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Sunday, April 11, 2021


Ms. Lisa G.

--This week, the Louvre, one of the most visited museums in the world, unveiled to the public an online platform featuring all of the museum's artworks, consisting of more than 480,000 pieces. 

Thanks to the new website and interactive mapping system visitors may locate in advance what they wish to view ranging from the Mona Lisa to the anonymous creator of Isis Aphrodite (Roman period). 

No more wandering the massive hallways hoping you can stumble upon those amazing masterpieces that interest you. 

From a press release, the Louvre announced, the website showcases artworks from collections at the museum's eight departments, ranging from Islamic art and Renaissance sculptures to Egyptian antiquities and paintings from artists all over the world.  

"Today, the Louvre is dusting off its treasures, even the least-known," Jean-Luc Martinez, the president and director of the Louvre, said in a statement. "For the first time, anyone can access the entire collection of works from a computer or smartphone for free, whether they are on display in the museum, on loan, even long-term, or in storage." 

"The Louvre's stunning cultural heritage is all now just a click away!" he added. "I am sure that this digital content is going to further inspire people to come to the Louvre to discover the collections in person." 

Roman figurine from Christ era
of Goddess Isis Aphrodite

Visitors can search through the museum's massive collections through simple or advanced searches, entries by curatorial department, or themed albums, the release said. The website has an interactive map that allows people to explore the museum and every one of its artworks room by room. The website will be updated regularly by museum experts as the museum's collection slowly expands, according to the release. For the Louvre Collections Website Click here.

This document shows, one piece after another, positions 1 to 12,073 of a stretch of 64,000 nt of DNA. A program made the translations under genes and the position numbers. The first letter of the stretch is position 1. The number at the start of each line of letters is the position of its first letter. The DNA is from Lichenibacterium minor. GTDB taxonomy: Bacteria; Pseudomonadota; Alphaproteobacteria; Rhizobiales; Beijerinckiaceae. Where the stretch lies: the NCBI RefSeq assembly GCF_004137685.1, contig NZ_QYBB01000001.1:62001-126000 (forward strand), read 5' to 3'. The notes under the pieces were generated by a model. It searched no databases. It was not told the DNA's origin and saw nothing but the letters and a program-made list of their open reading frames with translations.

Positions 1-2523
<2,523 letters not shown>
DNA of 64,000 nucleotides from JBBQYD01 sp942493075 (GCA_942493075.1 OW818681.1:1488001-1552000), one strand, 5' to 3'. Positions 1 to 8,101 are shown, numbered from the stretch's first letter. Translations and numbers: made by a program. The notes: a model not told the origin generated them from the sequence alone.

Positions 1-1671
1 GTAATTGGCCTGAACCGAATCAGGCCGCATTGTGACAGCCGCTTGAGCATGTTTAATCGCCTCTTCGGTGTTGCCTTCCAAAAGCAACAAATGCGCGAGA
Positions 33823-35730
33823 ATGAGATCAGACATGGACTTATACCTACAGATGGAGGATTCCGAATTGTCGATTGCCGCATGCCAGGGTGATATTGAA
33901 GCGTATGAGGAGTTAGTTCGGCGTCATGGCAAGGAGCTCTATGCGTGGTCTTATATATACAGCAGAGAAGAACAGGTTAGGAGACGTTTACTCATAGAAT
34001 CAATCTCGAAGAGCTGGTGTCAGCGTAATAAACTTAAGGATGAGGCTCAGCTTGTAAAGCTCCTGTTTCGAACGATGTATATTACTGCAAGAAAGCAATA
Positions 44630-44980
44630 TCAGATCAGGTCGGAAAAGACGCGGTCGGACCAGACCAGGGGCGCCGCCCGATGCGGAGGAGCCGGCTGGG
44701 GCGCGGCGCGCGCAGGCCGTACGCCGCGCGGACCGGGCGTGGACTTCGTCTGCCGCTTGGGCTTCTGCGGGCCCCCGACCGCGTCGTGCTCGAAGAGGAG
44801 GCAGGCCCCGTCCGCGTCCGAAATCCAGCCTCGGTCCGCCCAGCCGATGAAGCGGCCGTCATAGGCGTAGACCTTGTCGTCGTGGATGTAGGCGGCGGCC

The new Louvre collection website is a treasure trove for art lovers. Now at your fingertips you will be able to find, for example, Rembrandt’s “ Self-Portrait with Easel and Painter's Hand Rest” 

This remarkable work was purchased by France’s King Louis XIV in 1671 and was hung when the Louvre first opened in 1793. Remarkable also is the detail provided by the Louvre for each of its collection items. For example, here is a portion of Rembrandt aforementioned work: 

Description / One of Rembrandt's large self-portraits along with those of Vienna (1652), the Frick Collection in New York (1658) and Kenwood (c. 1665-1669), all late and one of the few where the artist painting himself in the process of painting, perhaps even his first self-portrait to date in this genre. Repentance appearing on the x-ray (change of hairstyle: a large dark beret instead of the current cap) or visible to the naked eye (Rembrandt initially presenting more face, left hand with brushes placed more to the right, etc. ). Archaic habit as often with Rembrandt, in the style of the 16th century, emphasizing the Renaissance tonality of a portrait à la Titian. The white canvas cap, for domestic use, shows that it is a painter at work, but standing and not seated, as if to assert his pride as a creative artist. 

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